Poor cauliflower! It is a vegetable that did not get much attention until someone decided to mince it and call it cauliflower rice. It always seemed to be a stepchild, some calling it ubiquitous as it is ever present but it doesn’t get much attention.
It’s 3 a.m. and you’re halfway through a 12-6 a.m. graveyard shift at the NOAA Pacific Tsunami Warning Center in Honolulu. Fortunately, you slept before your shift began so you’re feeling alert while you alternate between performing checks on the global seismic and sea level data analysis systems and doing research aimed at improving the speed and accuracy of earthquake magnitude estimation.
“Have you ever heard of the cowboy straddle?” my partner, Emanuel, asked.
What crazy weather we are having! Kona normally experiences the rainy season from April to almost November. This year August and most of September were abnormally dry, as was the rest of the island.
The oldest food festival, the Kona Coffee Festival, will be held November 3-12. The very first festival occurred in 1970 with the intent to preserve, perpetuate and promote Kona’s unique, nearly 200 year heritage.
Kilauea is now erupting at the summit for the fifth time since 2020! The ongoing eruption offers an opportunity for Hawaiian Volcano Observatory (HVO) staff to learn and collaborate with partners at the University of Hawaii at Hilo (UH-Hilo) Geology Department.
It used to be that you could toss a bowling ball down Main Street USA without hitting a soul on Halloween night or Christmas morning because kids and their families had something better to do on those classic holidays.
In the good old days, a typical Hawaiian garden was large enough to give neighbors plenty of space to have privacy. As our population increases and land costs escalate, lots are getting smaller. This requires creativity to effectively give us a little garden peace and quiet. Traditional garden designs of Japan have dealt with these issues over the centuries. A trip to Japan would be great, but we can learn by observing how local landscape architects and designers have addressed these challenges.
COLORADO SPRINGS, Colo. — Kim Wesson likes to say alpacas found her.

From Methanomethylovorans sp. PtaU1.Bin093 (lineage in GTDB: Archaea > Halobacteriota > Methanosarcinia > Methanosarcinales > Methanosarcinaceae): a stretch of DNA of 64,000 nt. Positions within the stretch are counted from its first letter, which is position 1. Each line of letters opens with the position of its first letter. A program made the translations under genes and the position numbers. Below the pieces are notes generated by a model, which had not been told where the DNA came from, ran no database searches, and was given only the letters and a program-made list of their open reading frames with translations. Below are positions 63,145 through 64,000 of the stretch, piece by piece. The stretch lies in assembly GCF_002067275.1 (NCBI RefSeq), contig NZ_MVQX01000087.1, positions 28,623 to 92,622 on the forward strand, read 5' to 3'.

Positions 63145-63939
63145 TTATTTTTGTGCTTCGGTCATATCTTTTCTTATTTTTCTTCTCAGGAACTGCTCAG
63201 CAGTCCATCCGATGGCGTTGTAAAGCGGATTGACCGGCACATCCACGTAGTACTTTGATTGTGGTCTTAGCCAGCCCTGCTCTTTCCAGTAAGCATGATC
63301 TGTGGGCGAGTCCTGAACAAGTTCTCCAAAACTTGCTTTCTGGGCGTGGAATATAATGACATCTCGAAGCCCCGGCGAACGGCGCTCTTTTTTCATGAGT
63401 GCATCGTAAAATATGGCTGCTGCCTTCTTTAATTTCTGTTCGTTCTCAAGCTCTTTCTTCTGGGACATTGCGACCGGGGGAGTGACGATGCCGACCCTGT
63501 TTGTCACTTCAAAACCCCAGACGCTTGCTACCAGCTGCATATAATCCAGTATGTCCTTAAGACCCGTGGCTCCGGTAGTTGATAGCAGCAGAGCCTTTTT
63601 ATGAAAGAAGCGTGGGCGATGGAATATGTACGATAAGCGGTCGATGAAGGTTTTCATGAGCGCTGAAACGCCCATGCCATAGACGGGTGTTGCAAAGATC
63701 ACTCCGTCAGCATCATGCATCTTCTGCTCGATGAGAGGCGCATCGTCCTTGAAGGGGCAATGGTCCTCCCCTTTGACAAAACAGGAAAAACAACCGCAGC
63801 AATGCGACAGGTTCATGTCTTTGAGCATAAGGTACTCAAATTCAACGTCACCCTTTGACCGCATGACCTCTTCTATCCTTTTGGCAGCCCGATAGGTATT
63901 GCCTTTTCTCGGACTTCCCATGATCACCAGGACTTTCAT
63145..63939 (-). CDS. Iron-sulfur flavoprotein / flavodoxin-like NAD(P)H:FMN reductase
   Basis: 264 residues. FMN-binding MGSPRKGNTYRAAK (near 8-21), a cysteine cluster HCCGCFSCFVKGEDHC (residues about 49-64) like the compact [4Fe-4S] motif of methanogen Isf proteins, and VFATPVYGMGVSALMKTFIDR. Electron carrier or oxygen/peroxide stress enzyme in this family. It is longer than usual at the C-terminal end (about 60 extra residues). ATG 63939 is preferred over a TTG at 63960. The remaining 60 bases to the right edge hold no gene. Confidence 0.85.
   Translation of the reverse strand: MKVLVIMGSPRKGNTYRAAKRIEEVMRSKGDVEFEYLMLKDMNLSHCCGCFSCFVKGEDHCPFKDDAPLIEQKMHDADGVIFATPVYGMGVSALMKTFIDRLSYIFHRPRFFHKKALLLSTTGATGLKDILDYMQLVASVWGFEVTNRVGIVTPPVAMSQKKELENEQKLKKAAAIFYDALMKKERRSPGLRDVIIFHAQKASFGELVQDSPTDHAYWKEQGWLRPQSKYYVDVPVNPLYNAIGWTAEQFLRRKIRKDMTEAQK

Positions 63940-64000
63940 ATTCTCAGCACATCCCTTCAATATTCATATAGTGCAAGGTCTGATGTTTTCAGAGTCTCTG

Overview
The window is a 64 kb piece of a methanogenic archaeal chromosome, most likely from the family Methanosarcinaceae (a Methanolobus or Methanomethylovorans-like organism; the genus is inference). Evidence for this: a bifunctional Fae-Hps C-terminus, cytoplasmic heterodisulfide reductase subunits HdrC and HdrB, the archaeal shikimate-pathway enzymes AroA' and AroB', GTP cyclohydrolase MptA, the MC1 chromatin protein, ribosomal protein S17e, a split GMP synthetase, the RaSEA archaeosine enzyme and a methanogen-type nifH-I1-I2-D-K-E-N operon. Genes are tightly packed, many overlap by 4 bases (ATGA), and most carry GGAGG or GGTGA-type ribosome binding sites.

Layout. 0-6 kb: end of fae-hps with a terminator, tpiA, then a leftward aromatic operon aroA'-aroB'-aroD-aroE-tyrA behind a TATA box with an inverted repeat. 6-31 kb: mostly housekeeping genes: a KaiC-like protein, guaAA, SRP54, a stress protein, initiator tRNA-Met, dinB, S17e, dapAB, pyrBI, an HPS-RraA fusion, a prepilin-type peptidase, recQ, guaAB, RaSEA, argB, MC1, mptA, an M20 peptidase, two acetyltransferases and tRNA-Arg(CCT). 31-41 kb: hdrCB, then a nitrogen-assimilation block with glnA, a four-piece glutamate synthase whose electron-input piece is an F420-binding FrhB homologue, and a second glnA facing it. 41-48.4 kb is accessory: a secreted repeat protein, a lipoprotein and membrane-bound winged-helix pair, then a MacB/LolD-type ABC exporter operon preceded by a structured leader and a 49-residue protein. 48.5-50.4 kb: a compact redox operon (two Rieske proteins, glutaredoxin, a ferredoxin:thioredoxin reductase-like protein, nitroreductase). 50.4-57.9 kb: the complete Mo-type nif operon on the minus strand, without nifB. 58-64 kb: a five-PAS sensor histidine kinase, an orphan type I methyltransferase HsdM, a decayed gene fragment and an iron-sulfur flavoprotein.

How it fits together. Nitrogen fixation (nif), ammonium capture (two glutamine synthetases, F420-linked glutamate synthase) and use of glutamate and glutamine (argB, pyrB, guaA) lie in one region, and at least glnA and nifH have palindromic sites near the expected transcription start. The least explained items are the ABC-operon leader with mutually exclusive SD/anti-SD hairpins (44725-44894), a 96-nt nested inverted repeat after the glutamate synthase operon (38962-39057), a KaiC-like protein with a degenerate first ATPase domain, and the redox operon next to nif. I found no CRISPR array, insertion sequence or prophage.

For a whale-watching cruise there’s Boston, for a dolphin-watching cruise, Miami, but for a bat-watching cruise, go to Austin, Texas.
Measuring how a volcano deforms in response to moving magma is one of the cornerstones of volcano monitoring. Our instrumentation includes a number of newer, satellite-based methods but another important instrument has been around a lot longer: the tiltmeter.
It is nice to go out to eat at different restaurants to see how other chefs present their dishes. One such is Meridia at the Hapuna Westin Hotel. Chef de Cuisine Junior Ulep tries very diligently to make dishes using 95 percent Big Island products, whether it is sourced from OTEC, a Kona coffee farmer, a farmer like Raymond Kawamata from Kawamata Farms or even in the garden in the back of the restaurant.
Volcanic eruptive activity may take many forms, from gently erupting basaltic fissures in Hawaii to intense explosive eruptions like those of Mount St. Helens. Volcano observatory scientists are keenly interested in understanding such events and their implications for hazards. Two types of eruptions have been the focus of recent studies at Stromboli in Italy.
Dr. Lis Gallant has spent the last two and a half years at the USGS Hawaiian Volcano Observatory (HVO) as a National Science Foundation Postdoctoral Fellow studying the lava and cinder cones from the 2018 eruption of Kilauea. She is making a short move up the hill this week to join the department of geology at the University of Hawaii Hilo (UHH) as an assistant professor.
Last month a Volcano Watch article discussed the bicentennial of the first visit of westerners to Kilauea caldera, led by English missionary William Ellis, in 1823. Ellis did not just visit the summit region; he had approached from Ka‘u, traveling along what eventually became known as Kilauea’s Southwest Rift Zone (SWRZ). Ellis first witnessed evidence of Kilauea’s restlessness there, in the form of a vast, 4.8-square-mile (12.5 square-kilometer) lava flow that had erupted just a short time before.
The Center for Disease Control and Prevention (CDC) has named watercress the world’s healthiest food! It received 100 out of 100, with Chinese cabbage just behind at 91.99, Swiss chard at 89.27, beetroot at 87.08, and spinach (sorry Popeye) at 86.43.
Understanding the eruptive history of volcanoes in Hawaii requires a tremendous amount of time and effort examining deposits. Typically, older eruptions have less material exposed at the surface because younger eruptions bury them, or wind and rain erode them. Such is the case for one of Kilauea’s largest explosive eruptions, which is not exposed near its source at the summit and must be studied further afield.